In the pages of the America’s Report we have repeatedly warned that those fighting for freedom against the Chavez tyranny in Venezuela have been abandoned. The student movement in Venezuela is today the Latin version of the Prague spring of 1968. Whereas the political opposition has become flaccid, legalistic and virtually shut down by the intimidating nature of the Chavez regime, it is the non-political students who are fighting. They are not doing it in pursuit of any gains other than a way of life free of the dogmas and dictates imposed by the growing Chavista state.
Chavez’s image in the world is that of a highly distasteful leader. However, there is an unchallenged consensus that his regime is legitimate because it was democratically elected. Thus, Western common sense tells us that his removal must take place only through democratic means. The reality is that Chavez has designed a model of “totalitarian democracy” where he has used state resources to gain political power at the expense of civil society and where petro-dollars have allowed him to buy the hearts and votes of people who have chosen to ignore the fact that they have less representation, less dignity, and fewer rights. However, there is no doubt that Venezuelans are paying greatly now and will pay heavily in the future.
Democracy is not the mere act of conducting elections. Elections embody the last stage of a large system of liberties and rights that develop gradually over some period of time. Chavez is like Hamas in Gaza using elections to subjugate rights and impose his will. Chavez currently controls the electoral process. The Chavez regime is by far less respectful of the law than the Hungarian and Polish governments were during their last period of communist rule. Opponents could appeal to Hungarian or Polish law to achieve something. In Venezuela to wait for legal means to remove Chavez from power is an illusion because the successive “constitutional” reforms in Venezuela were aimed at reducing rights and the rule of law not increasing rights as a real constitution should.
This has been done in order to create a situation where Chavez will ultimately stand alone before the people with no law that restricts him and no rights that protect or empower them. This is why removing Chavez by non-electoral means is as much a legitimate act as acts of civil disobedience were forty years ago in the US South. Disobedience is an expression of rebellion against unjust laws and an unjust regime. As in the 1960’s Southern United States, this experience could have an effect of a political renaissance and open better opportunities after Chavez’s removal.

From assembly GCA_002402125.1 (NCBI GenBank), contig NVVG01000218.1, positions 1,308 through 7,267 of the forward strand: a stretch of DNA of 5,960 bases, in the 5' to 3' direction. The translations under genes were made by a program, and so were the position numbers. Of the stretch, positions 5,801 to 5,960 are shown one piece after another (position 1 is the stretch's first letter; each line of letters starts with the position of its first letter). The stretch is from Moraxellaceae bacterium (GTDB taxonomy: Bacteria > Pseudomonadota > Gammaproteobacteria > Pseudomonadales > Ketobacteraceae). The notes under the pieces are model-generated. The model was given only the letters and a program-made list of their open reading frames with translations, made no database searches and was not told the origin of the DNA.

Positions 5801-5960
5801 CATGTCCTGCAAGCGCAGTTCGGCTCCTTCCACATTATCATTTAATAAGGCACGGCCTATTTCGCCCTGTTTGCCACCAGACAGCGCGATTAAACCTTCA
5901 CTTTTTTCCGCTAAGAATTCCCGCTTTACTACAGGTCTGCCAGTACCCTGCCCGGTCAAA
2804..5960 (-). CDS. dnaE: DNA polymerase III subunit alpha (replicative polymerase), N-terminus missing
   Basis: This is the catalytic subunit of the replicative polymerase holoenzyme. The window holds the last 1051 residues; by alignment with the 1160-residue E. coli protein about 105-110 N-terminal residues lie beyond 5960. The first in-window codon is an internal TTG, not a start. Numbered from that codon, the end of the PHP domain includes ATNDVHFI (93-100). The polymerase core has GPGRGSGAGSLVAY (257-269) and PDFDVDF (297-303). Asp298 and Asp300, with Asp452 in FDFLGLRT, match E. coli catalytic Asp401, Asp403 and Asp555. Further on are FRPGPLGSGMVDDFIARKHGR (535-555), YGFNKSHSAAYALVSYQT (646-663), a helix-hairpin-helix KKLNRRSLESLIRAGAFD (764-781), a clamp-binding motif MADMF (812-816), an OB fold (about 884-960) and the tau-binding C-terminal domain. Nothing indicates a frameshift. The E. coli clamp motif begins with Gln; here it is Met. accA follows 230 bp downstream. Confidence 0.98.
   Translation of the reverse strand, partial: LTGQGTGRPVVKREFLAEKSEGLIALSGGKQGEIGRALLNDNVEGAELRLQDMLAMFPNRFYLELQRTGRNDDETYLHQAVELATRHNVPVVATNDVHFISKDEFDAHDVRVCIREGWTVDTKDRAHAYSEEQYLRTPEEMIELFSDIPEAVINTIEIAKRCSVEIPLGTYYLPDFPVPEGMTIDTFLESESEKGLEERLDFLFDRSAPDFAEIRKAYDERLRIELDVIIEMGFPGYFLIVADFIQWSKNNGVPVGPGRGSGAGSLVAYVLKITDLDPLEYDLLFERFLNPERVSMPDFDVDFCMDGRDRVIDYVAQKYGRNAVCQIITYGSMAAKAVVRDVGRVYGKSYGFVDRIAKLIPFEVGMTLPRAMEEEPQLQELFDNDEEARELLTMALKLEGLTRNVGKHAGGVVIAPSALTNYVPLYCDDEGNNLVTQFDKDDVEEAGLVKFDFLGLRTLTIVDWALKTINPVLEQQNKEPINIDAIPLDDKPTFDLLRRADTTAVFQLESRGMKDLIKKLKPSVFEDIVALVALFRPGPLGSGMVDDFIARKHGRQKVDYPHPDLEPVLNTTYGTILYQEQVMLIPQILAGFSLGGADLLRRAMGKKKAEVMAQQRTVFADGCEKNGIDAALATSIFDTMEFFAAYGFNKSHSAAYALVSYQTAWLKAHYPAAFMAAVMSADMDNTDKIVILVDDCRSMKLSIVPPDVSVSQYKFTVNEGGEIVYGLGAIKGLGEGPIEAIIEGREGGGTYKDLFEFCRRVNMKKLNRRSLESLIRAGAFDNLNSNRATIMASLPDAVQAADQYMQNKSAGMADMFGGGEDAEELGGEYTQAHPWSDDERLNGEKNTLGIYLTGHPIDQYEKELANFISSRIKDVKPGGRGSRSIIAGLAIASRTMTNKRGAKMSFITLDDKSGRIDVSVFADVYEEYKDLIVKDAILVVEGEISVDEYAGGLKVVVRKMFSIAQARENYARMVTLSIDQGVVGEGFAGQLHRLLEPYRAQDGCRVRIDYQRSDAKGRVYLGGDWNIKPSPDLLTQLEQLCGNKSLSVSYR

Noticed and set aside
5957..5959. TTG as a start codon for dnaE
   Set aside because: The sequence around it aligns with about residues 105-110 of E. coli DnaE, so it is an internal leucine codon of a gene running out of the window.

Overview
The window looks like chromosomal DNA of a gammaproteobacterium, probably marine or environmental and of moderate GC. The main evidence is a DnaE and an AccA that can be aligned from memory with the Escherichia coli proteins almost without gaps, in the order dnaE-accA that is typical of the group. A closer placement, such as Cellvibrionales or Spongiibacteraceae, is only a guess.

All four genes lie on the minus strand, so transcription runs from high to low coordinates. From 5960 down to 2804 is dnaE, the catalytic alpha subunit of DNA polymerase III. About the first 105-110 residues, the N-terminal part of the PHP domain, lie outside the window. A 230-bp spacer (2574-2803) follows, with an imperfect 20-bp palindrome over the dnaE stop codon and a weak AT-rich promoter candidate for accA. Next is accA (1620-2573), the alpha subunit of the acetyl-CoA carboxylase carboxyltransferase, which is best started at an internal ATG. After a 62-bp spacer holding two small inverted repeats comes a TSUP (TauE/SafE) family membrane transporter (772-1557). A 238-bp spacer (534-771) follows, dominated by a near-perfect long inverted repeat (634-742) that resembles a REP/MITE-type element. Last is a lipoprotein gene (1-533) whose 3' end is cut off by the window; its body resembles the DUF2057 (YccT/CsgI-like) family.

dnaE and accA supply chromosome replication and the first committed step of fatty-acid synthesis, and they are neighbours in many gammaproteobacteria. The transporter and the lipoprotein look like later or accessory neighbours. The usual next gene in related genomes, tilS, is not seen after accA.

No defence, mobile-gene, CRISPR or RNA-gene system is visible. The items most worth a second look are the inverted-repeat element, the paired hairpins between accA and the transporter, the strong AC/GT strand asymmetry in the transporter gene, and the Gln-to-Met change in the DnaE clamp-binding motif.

Civil society must come out now to the streets and show that they are protesting not for salaries, not for or against some specific policy carried by the Chavez regime but for the sake of human dignity and a free way of life. These are basic natural human rights that Chavez seeks to p swallow as a boa does with a rat.
If the citizens come out to the streets the world will respond. Baduel, for his part generated something important. If he can convince the military to resist Chavez, this could have key consequences.
*Dr. Luis Fleischman is an advisor to the Menges Hemispheric Security Project at the Center for Security Policy in Washington DC. He is also an adjunct professor of Political Science and Sociology at Wilkes Honor College at Florida Atlantic University.
I will continue posting these every day.
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For months, parents on a Los Angeles Unified School District advisory council have disagreed over whether their meetings should be conducted in Spanish or English. Such arguments became so abusive that district officials canceled meetings for two months and brought in dispute-resolution specialists and mental-health counselors.
They offer advice on — and oversight of — the expenditure of $385 million on federally funded programs for students from poor families.
What is wrong with this picture?
First of all, the public meetings of an organization bankrolled at taxpayers’ expense, are being held in the United States. While the USA has no official language, the language of goverment, the language in which all the laws are written and all the documents on which our nation was founded, is English.
As the article states, the Council is managing federal funds. While there are a lot of people in the USA and undoubtedly many people in the LA School District who speak Spanish, we live in an English-speaking country.
The Los Angeles Unified School District evidently has a large number of Spanish-speaking immigrants:
Some meetings consist entirely of Spanish-speakers in a district where more than 266,000 students (and probably many more parents) are English-learners out of a student population of about 694,000.